Research has consistently shown that when it comes to stress, the use of avoidance coping is ineffective as it does not effectively reduce the negative physical, cognitive and emotional impacts of that stress. At least not in the long-term. In the short-term, avoidance coping may appear to be effective but in actuality, in the long run, it will make you more susceptible to stress, less resilient and less adaptable. Life (and survival itself) is all about adaptability so we certainly don’t want to reduce our ability to be good at that. What is avoidance coping though and how would we know if we were engaging in it?
Stressors are arbitrary events. They hold no power. They are inert. They are inactive so to speak. We, as humans, impose importance upon these arbitrary stressors through our perceptions, beliefs, values, etc. By imbuing these arbitrary stressors with language (‘good’, ‘bad’, etc) and our emotions (happiness, disappointment, etc), we transform these arbitrary stressors into events of significance. Stressors can only lead to stress if we perceive the stressor as having ‘NEGATIVE’ significance to our lives. If we perceive a stressor as having ‘POSITIVE’ significance to our lives, then it won’t be perceived as stressful. The problem with avoidance coping is that we are unfairly and unjustly labelling and perceiving ALL POTENTIAL STRESSORS as ‘negative’ through the very act of trying to avoid them.
If we employed this logic system to any other area of our life, we would quickly notice the inherent absurdity of avoidance coping. Imagine avoiding all babies because one baby threw up on you. In a way, the logic of avoidance coping underlies racism. Or sexism. What is racism? It is the unfair judgment of someone based on their racial or ethnic group. Racism works on the logic of “if some African American people behave in one particular way, then all African American people also behave in that one particular way” or “If I dislike one Asian person for any reason then I must dislike all Asian people for the same reason”.
This is exactly what avoidance coping is though. By engaging in avoidance coping, you are discriminating against stressors simply because SOME stressors may lead to stress (which is entirely you’re doing through your perceptions – remember the whole transforming arbitrary stressor things we just spoke about)? In a way, the act of avoidance coping is causing us to shifting the blame and responsibility for our stress onto the stressor when in reality, the stressor is the innocent party in all of this. They were just standing idly by until we came along, plucked them out of a crowd and placed significance upon them. Anyway, to get back onto topic, let us have a look at some typical avoidance coping strategies many people might use.
Physical avoidance: This is pretty simple. It involves physically avoiding whatever it is you are concerned will cause you distress. For example, calling in sick to work so that you don’t have to see your co-worker. Driving the long way around so that you don’t drive past your ex’s house. Those sorts of things.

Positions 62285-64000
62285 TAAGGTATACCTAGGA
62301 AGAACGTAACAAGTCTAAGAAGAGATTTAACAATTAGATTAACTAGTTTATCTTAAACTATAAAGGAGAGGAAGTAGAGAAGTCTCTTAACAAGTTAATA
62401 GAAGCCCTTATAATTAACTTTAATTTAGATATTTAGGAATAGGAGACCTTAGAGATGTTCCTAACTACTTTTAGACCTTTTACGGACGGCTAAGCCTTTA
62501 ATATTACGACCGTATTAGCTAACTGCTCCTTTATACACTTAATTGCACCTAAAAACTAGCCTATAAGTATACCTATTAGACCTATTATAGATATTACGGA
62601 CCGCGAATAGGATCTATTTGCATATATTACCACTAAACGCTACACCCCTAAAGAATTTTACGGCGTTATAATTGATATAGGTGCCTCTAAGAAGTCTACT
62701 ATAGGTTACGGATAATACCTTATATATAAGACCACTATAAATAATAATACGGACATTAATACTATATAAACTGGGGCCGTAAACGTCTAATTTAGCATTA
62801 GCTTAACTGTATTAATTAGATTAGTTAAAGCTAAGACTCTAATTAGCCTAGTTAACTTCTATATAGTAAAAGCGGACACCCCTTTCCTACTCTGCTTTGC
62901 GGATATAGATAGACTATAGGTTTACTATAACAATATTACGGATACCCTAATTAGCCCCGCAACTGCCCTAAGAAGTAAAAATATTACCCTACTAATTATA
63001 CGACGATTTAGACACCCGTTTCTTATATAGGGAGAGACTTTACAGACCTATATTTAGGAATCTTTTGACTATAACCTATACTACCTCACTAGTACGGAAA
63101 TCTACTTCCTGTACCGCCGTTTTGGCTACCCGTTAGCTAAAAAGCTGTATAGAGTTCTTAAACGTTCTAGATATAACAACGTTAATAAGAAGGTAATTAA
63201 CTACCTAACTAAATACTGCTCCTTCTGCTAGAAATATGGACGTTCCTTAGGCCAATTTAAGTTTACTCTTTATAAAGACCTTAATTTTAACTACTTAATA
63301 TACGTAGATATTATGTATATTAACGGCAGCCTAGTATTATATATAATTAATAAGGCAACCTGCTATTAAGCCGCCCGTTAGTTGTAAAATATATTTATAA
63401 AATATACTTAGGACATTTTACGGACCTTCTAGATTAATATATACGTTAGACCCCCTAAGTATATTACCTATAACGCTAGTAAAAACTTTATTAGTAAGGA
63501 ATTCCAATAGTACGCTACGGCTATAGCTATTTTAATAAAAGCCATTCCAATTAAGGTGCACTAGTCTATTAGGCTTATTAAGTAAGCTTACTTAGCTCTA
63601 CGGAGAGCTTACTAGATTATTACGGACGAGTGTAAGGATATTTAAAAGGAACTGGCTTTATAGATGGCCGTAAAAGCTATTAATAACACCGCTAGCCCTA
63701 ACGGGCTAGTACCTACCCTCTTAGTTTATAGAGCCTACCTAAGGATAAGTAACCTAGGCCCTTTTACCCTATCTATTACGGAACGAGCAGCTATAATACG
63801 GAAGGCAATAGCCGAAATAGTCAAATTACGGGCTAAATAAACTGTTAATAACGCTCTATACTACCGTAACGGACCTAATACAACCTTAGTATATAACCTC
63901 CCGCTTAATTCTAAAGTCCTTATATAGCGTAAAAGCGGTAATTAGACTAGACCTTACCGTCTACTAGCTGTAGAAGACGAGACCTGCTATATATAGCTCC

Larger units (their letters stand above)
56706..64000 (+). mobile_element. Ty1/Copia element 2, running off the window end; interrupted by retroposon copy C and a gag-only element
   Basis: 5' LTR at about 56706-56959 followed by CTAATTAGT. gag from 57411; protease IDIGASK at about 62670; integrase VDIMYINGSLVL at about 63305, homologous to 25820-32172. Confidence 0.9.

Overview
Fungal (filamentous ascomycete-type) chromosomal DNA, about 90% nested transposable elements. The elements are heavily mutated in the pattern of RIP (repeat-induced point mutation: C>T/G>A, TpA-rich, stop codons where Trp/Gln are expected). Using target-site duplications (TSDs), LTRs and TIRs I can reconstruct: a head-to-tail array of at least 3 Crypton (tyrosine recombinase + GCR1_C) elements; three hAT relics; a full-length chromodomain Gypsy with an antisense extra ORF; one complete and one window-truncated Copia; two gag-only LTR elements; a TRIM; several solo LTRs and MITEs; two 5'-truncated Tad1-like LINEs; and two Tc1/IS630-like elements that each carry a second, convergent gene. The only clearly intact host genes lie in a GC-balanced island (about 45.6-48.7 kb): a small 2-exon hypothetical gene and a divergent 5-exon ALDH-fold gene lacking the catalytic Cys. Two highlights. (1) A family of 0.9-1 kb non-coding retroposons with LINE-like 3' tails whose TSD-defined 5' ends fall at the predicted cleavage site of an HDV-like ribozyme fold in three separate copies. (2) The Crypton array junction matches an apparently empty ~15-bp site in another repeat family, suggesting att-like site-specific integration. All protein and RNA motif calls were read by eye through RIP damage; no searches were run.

Cognitive avoidance: Again, like the above, its about avoiding ANY AND ALL thoughts associated with the distress. This might involve taking drugs or drinking alcohol, playing video games non-stop, watching movies non-stop. There is a big difference between healthy distraction and avoidance distraction. Basically, anything which distracts your mind from focusing on ANY ASPECT of the distress is avoidance distraction.
Emotional avoidance: This may involve consuming drugs and alcohol to ‘numb’ the emotional distress. It may manifest as self-harming behaviours (trying to externalize the distress), dissociation or conscious or unconscious emotional manipulation (“everything is awesome”).
Withdrawal: Withdrawal is probably the most recognisable avoidance coping strategy. Withdrawal involves all three of the above. Healthy or adaptive withdrawal has a lot of benefits as it allows us time to process what is happening inside and outside of us without added pressures. Unhealthy or maladaptive withdrawal occurs when a person is not allowing themselves to process what is occurring. This is most likely because they are too overwhelmed that they are unable to mentally process what they are thinking or feeling.
Procrastination: This is probably the next recognisable avoidance coping strategy. Again, procrastination is associated with cognitive, physical and/or emotional avoidance. The problem with procrastination is that it keeps the distress in our minds longer that what it would if we just completed or approached whatever it was that we were avoiding. For example, if you had a disagreement with a work colleague, and you are calling in sick for a week straight, then the distress is in your mind for at least 7 days. If, however, you went into work, talked with your colleague, discovered the conflict was a misunderstanding and resolved the conflict successfully, then your distress lasted for only a day at the most.
It is important to recognise that when mental health professionals offer strategies to manage or overcome stress, suggesting going for a walk or engaging in worry time is not about avoidance. The key behind these strategies is to minimise being overwhelmed so that the person can continue to process and resolve whatever it is that is going on for them. My next post/article will explore APPROACH coping and how approaching that which causes you distress may actually work out better for you in the long run.